• Recognizing Cpl. J L Tillett

    Written by Jennifer Webb J L Tillett had no intentions of ever being a police officer, but sometimes our own plans for our life are not what God plans. Everything had been going smoothly up until 2012. That’s when everything seemed to hit a wall and his own plans crumbled to dust. His parents had moved here from California when he was 6, settling outside of town in Center Hill. They had a chicken farm there before moving into town and later establishing Tillett’s Paint and Wallpaper. He met his wife when they were still in high school. Michelle was playing piano in the choir room. He walked in, complimented her playing and she followed him out the door. They’ve been together ever since. He graduated first, but they still continued to see each other and got married her senior year. J L worked for Walmart Distribution for several years before starting work at his parent’s business around 2000. He was blessed to work with them until they made the decision to retire in 2011 and closed the store. He started up his own business but had to close the doors after a year since it was not providing adequately for his family. He and Michelle had 4 lovely daughters to take care of - Erin, Ashley, Avery, and Emily. That’s when he realized that his plans had crumbled to dust. But God provides. In this case, it came from a fellow church member telling him that there was an open position for the City of Searcy - in the Animal Control department. He applied in early 2013 and got the job. After an exciting year in animal control and working closely with Searcy police officers, he switched to dispatch. He answered 911 calls and emergency services dispatch. It gave him a whole new perspective of what the officers deal with on a day-to-day basis. The job was not always fun, many times intense, but the people he worked with made it a great experience. The more he worked with the Searcy Police Department, the more he wanted to be a bigger part of it. He made friends and they encouraged him to become an officer. One day in 2015, Chief Eric Webb asked him if he still wanted to be an officer. J L said “Yes.” Chief Webb said that he’d make it happen. J L went to the police academy in Camden, AR and he’s been an officer ever since. He was promoted to Corporal in 2021 under Chief Steve Hernandez and was recently named Officer of the Year. As a patrol officer, he serves in the patrol division under Sgt. Higgins and Lt. Wells. They have multiple shifts that rotate in 8-week sequences of days and nights. He loves it because no two days are ever exactly the same. The shifts are divided up into squads which are labeled as A squad, B squad, C squad, etc. His shift is A squad, so when they started calling themselves the A-Team, it stuck! He loves the camaraderie within the A-Team. They've created t-shirts and other items for the “A-Team” and their families. They get along well as a squad, eating together and enjoying each other's company on and off duty, and they are constantly backing each other up. Even at a "routine" traffic stop, you will sometimes see multiple officers there because they want to make sure that each officer is safe. "Not everything stays routine. We all want to go home to our families at the end of the day… just like anyone else.” - Cpl. J L Tillett There are a lot of things about the job he says you’re not going to find anywhere else. “Not just a job well done but it’s a job that you know affects somebody else’s life.” - Cpl. J L Tillett It may be separating a couple that has been fighting. It might be talking to a teen having issues with their parents and getting them to hear something that makes sense to them. Sometimes it’s helping young kids if there’s an accident. Officers frequently still do the job of animal control, especially when the Animal Control Officer is unavailable or off duty. For example, if there’s a dog in a vehicle involved in an accident and the owners have to go to the hospital, they make sure the dog is safe and taken care of. For J L it’s about the opportunity to make an impact on others’ lives through his work. He’s helping the people that are in some sort of crisis and he has the opportunity to intervene and be a positive influence for change. He gets great satisfaction in knowing that he’s really helped someone in their life in a way that matters. When he’s not in uniform, you can find him and his wife Michelle on the Tillett Family Homestead or hitting the road and exploring Arkansas parks and campgrounds. They love camping - so much that he custom-built his own small camper and has plans to start another one soon. You can see their adventures and the custom-built camper on the Tillett Family Homestead Facebook Page. Letting go of Tillett’s Paint and Wallpaper and of his own business was hard. Cpl. J L Tillett’s story is just one more beautiful example of how when God closes one door in our lives, he opens another one - often one that we never would have walked through otherwise.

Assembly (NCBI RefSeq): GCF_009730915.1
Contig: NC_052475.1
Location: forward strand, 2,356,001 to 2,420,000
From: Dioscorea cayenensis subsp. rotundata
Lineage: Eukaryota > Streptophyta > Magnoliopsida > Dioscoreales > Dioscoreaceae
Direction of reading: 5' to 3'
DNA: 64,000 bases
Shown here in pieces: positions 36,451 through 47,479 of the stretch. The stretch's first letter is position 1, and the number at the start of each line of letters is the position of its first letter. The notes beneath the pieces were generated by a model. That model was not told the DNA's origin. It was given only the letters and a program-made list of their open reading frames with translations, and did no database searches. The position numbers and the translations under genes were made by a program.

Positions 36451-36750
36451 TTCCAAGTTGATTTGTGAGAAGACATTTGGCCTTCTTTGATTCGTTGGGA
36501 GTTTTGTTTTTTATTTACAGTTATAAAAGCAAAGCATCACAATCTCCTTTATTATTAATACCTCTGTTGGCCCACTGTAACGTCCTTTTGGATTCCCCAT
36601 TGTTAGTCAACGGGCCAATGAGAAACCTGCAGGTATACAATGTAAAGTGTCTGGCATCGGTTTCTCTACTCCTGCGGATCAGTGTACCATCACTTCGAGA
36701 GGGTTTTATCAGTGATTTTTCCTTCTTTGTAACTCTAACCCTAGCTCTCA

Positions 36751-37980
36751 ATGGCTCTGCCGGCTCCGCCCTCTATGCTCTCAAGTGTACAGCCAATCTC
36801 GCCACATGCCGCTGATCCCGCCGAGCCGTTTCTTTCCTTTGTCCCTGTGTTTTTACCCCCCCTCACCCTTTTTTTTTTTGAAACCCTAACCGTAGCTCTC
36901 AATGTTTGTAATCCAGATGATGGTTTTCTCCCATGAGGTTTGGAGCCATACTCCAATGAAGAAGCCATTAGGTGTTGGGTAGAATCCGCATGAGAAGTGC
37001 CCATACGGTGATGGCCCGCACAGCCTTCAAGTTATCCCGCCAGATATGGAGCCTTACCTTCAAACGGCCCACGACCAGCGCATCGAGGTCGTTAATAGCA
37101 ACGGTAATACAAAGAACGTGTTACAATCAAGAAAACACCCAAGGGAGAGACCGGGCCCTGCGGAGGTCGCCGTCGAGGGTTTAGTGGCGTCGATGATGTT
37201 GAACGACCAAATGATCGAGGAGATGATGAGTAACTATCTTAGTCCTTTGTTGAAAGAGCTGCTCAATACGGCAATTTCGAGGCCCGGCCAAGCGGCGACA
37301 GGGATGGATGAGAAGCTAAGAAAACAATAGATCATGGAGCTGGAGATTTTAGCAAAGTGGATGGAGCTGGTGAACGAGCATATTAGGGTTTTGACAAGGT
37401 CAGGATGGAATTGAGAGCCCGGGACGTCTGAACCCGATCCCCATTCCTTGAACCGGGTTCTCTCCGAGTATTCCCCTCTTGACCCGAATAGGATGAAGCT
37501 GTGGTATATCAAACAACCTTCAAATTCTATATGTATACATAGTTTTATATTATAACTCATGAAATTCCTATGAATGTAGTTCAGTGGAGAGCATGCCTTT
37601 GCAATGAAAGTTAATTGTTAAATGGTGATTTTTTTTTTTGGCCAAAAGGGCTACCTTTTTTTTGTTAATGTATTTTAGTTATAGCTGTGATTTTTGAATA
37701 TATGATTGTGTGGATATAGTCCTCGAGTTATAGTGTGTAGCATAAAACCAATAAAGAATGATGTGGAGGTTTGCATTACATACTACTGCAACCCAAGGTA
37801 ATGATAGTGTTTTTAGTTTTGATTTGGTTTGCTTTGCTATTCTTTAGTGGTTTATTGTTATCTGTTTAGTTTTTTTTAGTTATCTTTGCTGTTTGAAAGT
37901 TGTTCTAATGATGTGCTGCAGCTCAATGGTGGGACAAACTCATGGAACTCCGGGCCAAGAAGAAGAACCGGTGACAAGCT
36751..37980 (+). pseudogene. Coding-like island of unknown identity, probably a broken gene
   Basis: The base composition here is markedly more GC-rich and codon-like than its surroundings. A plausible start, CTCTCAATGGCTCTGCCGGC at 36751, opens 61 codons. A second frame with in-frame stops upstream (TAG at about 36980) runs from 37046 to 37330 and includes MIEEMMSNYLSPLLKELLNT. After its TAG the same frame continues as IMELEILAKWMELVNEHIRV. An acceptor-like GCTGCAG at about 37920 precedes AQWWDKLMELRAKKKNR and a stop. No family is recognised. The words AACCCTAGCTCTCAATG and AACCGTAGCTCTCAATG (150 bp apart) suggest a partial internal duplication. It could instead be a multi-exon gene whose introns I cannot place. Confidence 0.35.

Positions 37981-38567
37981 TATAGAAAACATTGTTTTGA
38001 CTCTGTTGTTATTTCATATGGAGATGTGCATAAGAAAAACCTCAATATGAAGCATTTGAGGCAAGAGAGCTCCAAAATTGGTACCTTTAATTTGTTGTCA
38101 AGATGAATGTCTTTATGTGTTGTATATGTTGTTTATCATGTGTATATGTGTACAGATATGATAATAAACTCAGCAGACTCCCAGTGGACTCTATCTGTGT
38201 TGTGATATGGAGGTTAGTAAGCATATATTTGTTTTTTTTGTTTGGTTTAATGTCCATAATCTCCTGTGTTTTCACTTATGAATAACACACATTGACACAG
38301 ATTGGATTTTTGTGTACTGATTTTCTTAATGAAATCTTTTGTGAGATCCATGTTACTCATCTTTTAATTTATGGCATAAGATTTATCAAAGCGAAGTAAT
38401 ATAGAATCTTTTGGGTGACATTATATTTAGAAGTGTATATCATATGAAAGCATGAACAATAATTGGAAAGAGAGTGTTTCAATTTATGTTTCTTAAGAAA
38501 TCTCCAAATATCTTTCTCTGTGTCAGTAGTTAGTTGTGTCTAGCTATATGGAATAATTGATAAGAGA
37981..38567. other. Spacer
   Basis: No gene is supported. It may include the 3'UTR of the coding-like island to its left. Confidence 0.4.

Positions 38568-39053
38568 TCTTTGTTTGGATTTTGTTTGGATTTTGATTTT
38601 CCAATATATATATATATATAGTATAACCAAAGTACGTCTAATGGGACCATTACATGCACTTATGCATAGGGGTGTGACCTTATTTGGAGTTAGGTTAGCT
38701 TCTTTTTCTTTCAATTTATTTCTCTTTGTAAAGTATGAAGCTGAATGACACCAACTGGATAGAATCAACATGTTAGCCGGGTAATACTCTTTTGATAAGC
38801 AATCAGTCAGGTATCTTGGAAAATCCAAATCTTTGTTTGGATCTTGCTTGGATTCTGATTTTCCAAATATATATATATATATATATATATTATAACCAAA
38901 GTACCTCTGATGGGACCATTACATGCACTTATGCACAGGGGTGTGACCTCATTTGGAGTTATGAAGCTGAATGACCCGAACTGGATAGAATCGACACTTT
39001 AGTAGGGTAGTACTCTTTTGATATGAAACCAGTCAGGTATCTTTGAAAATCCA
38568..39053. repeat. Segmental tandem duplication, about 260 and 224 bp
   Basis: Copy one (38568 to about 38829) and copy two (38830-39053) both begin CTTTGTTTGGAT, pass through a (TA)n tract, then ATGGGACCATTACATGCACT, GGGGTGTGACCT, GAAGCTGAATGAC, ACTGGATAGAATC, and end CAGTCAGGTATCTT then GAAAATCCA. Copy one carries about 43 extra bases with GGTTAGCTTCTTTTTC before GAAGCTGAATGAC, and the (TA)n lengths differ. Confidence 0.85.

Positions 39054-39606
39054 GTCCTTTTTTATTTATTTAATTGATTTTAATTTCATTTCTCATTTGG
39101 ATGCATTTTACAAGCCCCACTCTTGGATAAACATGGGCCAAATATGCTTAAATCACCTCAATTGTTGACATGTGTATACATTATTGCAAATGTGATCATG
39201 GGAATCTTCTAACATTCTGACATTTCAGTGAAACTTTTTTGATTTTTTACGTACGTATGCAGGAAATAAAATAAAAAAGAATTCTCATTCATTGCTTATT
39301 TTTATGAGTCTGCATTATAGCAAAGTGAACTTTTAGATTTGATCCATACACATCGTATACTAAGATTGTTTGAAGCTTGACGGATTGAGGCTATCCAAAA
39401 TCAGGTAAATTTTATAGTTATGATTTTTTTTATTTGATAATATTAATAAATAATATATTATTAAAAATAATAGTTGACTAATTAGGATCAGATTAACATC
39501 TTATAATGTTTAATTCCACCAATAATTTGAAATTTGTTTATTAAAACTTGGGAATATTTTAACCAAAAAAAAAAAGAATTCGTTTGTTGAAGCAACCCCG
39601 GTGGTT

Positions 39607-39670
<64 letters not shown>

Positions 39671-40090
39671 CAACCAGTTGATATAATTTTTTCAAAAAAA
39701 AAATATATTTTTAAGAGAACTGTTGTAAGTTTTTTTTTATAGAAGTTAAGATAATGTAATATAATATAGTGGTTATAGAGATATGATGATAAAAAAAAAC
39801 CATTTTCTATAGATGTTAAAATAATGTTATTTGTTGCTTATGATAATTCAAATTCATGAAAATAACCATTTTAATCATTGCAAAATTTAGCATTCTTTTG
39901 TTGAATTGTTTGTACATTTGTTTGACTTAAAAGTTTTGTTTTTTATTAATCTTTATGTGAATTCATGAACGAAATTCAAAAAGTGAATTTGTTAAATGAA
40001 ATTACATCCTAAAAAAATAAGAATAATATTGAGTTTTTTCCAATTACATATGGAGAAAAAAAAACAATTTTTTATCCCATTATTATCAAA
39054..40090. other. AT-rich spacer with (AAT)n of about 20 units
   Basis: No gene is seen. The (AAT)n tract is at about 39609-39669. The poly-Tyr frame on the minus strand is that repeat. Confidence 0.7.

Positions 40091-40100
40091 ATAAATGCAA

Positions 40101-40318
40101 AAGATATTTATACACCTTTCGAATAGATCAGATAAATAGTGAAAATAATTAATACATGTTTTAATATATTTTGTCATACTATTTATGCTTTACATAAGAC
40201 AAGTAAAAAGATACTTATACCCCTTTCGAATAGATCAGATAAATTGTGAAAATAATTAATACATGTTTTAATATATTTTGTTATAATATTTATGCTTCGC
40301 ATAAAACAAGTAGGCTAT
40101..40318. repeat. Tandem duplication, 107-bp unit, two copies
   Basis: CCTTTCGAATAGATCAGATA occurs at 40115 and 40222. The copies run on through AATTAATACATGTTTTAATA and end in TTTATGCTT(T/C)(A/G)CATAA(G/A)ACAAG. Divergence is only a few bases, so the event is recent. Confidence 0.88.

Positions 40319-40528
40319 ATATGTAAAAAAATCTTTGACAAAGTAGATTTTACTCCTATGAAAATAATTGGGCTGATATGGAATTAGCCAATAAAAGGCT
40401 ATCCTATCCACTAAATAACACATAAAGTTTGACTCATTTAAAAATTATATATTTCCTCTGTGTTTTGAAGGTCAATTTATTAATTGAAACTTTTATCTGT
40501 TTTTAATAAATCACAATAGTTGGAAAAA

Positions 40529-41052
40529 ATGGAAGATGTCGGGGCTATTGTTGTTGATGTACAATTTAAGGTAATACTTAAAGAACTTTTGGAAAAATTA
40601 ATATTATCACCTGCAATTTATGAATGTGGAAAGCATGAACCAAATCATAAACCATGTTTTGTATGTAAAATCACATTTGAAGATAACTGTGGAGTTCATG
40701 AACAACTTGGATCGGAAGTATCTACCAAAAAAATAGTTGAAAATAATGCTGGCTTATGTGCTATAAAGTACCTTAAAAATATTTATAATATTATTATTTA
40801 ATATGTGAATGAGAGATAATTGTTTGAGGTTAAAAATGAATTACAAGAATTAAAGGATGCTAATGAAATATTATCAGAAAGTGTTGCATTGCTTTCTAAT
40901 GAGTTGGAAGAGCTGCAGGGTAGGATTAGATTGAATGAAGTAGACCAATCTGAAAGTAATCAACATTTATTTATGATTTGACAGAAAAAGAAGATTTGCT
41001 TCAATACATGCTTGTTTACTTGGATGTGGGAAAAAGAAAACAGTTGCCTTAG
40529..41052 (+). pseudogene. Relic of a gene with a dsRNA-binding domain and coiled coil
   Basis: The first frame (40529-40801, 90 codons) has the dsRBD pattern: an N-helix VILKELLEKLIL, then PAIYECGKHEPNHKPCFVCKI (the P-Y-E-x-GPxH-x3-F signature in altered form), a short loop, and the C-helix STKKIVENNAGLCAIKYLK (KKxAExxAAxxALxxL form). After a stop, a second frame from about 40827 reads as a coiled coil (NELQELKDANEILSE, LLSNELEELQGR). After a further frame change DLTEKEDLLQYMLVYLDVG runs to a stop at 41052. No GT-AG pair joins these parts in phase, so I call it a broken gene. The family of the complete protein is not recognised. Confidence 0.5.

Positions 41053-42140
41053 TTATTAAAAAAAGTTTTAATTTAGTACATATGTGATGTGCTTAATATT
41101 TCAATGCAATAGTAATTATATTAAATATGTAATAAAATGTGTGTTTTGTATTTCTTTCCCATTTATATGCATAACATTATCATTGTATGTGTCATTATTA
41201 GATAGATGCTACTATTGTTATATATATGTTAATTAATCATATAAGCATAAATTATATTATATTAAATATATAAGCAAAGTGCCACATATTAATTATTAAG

• The Storehouse

    Written by Jennifer Webb Have you ever had to clean out a house and wished that someone could just take some of the household items away and give them to someone that really needs them? Maybe your kids outgrew that bunkbed that you got for them, or you just got a new table and need to get rid of your old one. Or maybe you have to clean out a house after a loved one has passed (never an easy task!) and feel like you have household items and furniture running out of your ears. What if you have to move and you have items that you really don’t want to take with you? There is a ministry in Searcy called The Storehouse that takes those household items, and furniture and gives it directly to a family that needs them. Your old household items could literally be the blessing that someone else is praying for. So what exactly is The Storehouse? The Storehouse’s story really starts with another organization called 100 Families. Their goal is to keep families together that are struggling throughout all of White County. A family might be struggling with housing, job loss, drug or alcohol dependence, finding childcare so that they can work, finding reliable transportation, or a whole host of other issues. If a family has no extended family, friends, or church family to lean on, who can they turn to to help? They turn to 100 Families. When a family that is struggling comes to 100 Families they are assigned a caseworker whose job it is to pool resources to help them get their lives back together. This can include things like helping with housing, food, transportation, jobs, education, medical needs, and more. All this coordination involves many people and many organizations. Some are government programs such as SNAP, while others are privately run charities and faith-based organizations. The other organizations that 100 Families uses are called “partner agencies.” The Storehouse is one of those partner agencies. After talking with Dana Baker, of 100 Families, and her husband Shayne Baker, now of Restore Hope Arkansas, Holly Wilkins felt that God was calling her to serve. There were other organizations that were offering assistance with things like clothing, housing, and food, but none were dedicated to helping with home furnishings after a struggling family had secured housing. That’s how The Storehouse came to be in 2021. Full of enthusiasm and armed with a notebook, Holly started the organization as a loosely run group of volunteers. Its mission is to share the love of Christ by providing 100 Families active clients with home furnishings. One of the local churches donated facilities for storage. They started collecting donations. The donations come from private individuals as well as corporations and churches. Julie Stratton moved to Searcy in 2020 and had been looking for ways to serve the community, make friends, and get involved. She came on with The Storehouse in July 2021. She and Holly work as a team. Before Julie came, Holly was basically running the organization herself, including transporting large items with the help of her husband and other volunteers. She was more focused on immediate needs. But Julie had a more long-term vision. Julie took Holly’s notebook of people’s names, addresses, and requested items and made excel spreadsheets to keep better track of what donations came in, what was needed, and how many people they had served. When a family is trying to get back on their feet, one of the first things that they have to do is secure housing. But housing usually comes empty. It‘s hard to make the house a home or for it to function when it’s empty. How can a person cook if they don’t have pots or pans? How can you curl up on the couch if all you have is a bare floor? How do you get your kids back from foster care if you don’t have a bed for them to sleep on? And how do you get these items if all your money has just gone for a deposit on the apartment or trailer? The Storehouse takes donations both from individuals and businesses. They range from linens, small and large appliances, kitchen items, furniture, mattresses, baby items such as playpens, swings, highchairs, strollers, and car seats, ac units, heaters, fans, hygiene products, cleaning supplies, tools for home repair, and other items needed to make a house a home. The Storehouse takes these generous donations and gives them to people that need them and are working to improve their lives. To date, they have helped approximately 150+ families that live here in White County. If you or your church would like to help or would like Holly or Julie to speak, please email If you would like to learn more about 100 Families visit or call (501) 380-0715.